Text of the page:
That group, in whose composition there were talents that promised a lot in the field of piloting, was “pruned” without criteria and disintegrated badly. Only one, (Servet Murati), after a few years, with his insistence, returned to flying in the jet planes for which he had learned and reached the highest spheres of Aviation management, (Commander of the High School of Aviation). Baftjar Metaj also returned to flying, but in the ‘Mi-4’ helicopters and Gëzim Picari, instructor, in the initial training aircraft, with propellers, Type-61.
A hasty and not properly thought out decision did an incalculable damage to the weapon of our Aviation. Albanian Aviation was full of problems; mediocrity added a big trouble. I get shivers through my body, even today, when I remember that the talented (almost ungraduated) pilot Bilush Imeraj, not only was released from the army, but, when he returned to Albania, the angry authorities of the army and the Aviation, did not they did not give him any kind of work; at least as his friends, of the same fate. Bilushi, unsupported, in order to cope with life, was forced to go shepherding, with sheep, to the flocks of sheep of the Agricultural Cooperative of the village “Asim Zeneli”. What irony? Let everyone think this, but by throwing it at him!
In the fall of 1962, a large delegation of the People’s Army headed by General Petrit Dume, then Chief of the Army General Staff, came to China. In the composition of the delegation, there were senior officers of various specialties, with the authority to sign arms supply contracts. As it seems, this was the agenda of the visit of this delegation.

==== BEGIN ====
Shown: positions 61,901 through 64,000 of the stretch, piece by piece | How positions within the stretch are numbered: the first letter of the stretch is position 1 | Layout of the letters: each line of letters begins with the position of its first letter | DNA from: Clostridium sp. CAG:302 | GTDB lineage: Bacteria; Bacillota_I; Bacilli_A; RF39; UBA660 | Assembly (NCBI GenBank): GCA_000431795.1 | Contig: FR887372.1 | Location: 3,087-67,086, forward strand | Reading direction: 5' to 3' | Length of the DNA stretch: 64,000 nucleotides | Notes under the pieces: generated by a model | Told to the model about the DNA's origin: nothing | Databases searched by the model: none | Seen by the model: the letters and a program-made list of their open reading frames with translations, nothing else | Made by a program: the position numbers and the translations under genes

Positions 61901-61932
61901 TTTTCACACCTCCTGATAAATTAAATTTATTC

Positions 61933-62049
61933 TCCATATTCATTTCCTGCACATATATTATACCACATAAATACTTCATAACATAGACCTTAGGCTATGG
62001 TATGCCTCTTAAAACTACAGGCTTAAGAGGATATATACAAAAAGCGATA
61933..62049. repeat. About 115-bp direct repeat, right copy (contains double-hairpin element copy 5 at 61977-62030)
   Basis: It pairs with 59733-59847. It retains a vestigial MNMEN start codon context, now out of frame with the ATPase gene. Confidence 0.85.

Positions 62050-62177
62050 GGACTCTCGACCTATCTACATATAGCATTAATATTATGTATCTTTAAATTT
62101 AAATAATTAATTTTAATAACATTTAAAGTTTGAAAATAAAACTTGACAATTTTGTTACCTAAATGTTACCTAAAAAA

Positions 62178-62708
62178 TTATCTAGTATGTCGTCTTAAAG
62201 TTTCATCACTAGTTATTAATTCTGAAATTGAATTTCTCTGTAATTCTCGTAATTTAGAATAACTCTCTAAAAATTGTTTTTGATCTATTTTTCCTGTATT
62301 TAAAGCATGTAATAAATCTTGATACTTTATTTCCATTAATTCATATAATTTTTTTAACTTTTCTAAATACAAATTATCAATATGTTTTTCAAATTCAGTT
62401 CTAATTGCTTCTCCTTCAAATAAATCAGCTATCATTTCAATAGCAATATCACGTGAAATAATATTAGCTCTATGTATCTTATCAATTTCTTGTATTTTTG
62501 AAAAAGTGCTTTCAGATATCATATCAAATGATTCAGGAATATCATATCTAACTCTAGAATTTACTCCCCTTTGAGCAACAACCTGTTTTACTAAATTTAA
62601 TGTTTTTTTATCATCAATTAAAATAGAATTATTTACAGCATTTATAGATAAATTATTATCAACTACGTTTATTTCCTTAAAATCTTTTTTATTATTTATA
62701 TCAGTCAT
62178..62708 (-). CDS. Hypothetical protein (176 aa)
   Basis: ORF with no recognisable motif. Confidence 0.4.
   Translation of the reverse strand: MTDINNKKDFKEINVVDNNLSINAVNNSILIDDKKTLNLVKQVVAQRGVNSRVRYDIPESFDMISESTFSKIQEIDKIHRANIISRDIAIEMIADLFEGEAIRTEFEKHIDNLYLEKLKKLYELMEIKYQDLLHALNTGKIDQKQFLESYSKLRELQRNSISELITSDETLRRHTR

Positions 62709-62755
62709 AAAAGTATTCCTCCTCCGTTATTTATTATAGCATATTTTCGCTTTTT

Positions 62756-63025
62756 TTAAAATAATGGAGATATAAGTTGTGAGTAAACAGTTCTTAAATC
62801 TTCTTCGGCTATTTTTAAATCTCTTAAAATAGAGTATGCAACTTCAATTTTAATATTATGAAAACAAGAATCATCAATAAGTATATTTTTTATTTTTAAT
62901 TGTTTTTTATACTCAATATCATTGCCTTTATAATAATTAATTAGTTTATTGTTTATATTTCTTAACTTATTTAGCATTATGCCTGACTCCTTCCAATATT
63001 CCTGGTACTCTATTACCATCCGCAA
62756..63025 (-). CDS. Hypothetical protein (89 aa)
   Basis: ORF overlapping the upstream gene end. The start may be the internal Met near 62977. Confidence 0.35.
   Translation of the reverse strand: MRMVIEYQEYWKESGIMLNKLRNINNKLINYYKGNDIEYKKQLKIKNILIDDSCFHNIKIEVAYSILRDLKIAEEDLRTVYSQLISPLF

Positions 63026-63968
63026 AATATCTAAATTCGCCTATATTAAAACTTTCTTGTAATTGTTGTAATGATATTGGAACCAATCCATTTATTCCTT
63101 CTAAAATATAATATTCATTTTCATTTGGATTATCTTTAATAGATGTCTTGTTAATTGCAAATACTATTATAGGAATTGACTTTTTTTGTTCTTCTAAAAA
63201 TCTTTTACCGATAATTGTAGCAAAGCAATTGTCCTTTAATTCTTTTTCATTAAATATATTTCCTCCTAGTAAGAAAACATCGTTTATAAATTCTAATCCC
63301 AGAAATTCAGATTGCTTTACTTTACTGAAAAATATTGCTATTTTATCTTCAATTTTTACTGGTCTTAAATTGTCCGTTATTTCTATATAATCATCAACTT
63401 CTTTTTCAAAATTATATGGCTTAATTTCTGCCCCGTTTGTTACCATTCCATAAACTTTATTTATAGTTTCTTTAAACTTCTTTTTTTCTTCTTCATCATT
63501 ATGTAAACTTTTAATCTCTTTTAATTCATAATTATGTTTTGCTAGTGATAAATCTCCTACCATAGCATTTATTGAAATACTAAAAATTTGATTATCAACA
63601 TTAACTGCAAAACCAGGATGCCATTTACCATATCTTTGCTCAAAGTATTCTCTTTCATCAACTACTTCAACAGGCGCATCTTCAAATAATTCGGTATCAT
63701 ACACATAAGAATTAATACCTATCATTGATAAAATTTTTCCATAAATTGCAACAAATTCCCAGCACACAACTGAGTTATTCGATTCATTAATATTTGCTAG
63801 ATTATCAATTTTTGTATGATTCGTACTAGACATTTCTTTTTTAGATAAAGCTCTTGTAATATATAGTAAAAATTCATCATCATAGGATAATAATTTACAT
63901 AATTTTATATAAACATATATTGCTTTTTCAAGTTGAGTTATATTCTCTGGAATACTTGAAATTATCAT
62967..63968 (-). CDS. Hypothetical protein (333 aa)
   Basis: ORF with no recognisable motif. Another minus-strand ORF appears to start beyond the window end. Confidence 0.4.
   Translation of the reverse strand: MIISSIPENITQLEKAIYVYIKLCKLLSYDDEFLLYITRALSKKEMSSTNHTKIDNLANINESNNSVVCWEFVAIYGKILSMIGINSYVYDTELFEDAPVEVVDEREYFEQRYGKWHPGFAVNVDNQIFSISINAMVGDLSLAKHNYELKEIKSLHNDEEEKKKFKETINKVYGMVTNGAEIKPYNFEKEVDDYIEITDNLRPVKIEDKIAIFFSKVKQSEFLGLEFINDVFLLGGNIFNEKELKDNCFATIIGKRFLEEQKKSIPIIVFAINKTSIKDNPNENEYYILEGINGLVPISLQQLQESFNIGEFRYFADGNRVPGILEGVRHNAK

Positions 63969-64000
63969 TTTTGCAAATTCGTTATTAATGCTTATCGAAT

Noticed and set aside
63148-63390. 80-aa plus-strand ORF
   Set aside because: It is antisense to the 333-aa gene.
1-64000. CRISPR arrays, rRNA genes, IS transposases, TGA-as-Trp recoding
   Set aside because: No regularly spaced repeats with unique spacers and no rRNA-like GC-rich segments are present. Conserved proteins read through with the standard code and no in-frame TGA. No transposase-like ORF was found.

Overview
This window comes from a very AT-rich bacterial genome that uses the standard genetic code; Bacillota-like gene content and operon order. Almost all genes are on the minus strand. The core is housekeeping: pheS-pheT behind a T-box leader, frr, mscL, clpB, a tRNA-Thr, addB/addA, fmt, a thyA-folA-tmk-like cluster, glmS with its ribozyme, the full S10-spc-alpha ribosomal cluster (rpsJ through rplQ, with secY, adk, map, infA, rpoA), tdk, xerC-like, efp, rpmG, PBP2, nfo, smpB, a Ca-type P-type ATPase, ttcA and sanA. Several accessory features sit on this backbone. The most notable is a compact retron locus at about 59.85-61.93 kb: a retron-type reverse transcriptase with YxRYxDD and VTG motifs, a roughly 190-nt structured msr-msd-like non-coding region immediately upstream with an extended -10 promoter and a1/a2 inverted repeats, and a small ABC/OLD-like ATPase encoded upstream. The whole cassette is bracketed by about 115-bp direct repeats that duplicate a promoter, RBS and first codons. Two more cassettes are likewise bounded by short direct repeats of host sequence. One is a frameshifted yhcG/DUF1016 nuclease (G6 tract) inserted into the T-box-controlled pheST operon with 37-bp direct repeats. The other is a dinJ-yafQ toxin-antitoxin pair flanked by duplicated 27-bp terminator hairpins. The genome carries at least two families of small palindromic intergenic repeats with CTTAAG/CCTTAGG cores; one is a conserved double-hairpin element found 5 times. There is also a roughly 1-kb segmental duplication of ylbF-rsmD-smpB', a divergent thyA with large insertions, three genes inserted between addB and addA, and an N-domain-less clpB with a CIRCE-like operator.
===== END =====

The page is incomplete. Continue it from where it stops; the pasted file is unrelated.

We were told to go, as a matter of urgency, to a meeting with the Albanian military delegation, in the Manchurian city of Shen Jan (Mukden), which, at that time, was several million people, and to take notice of those factory chimneys, dense and high which , emitting smoke for 24 hours without stopping. We arrived in the city early in the morning and by the time it was time for the meeting, we settled into a fairly modern, luxurious tourist hotel. We were used to being monitored by our “interpreters”, at every step, but I had never seen that in every corner of the hotel corridor, I saw a man, sitting in a chair, pretending to read the newspaper.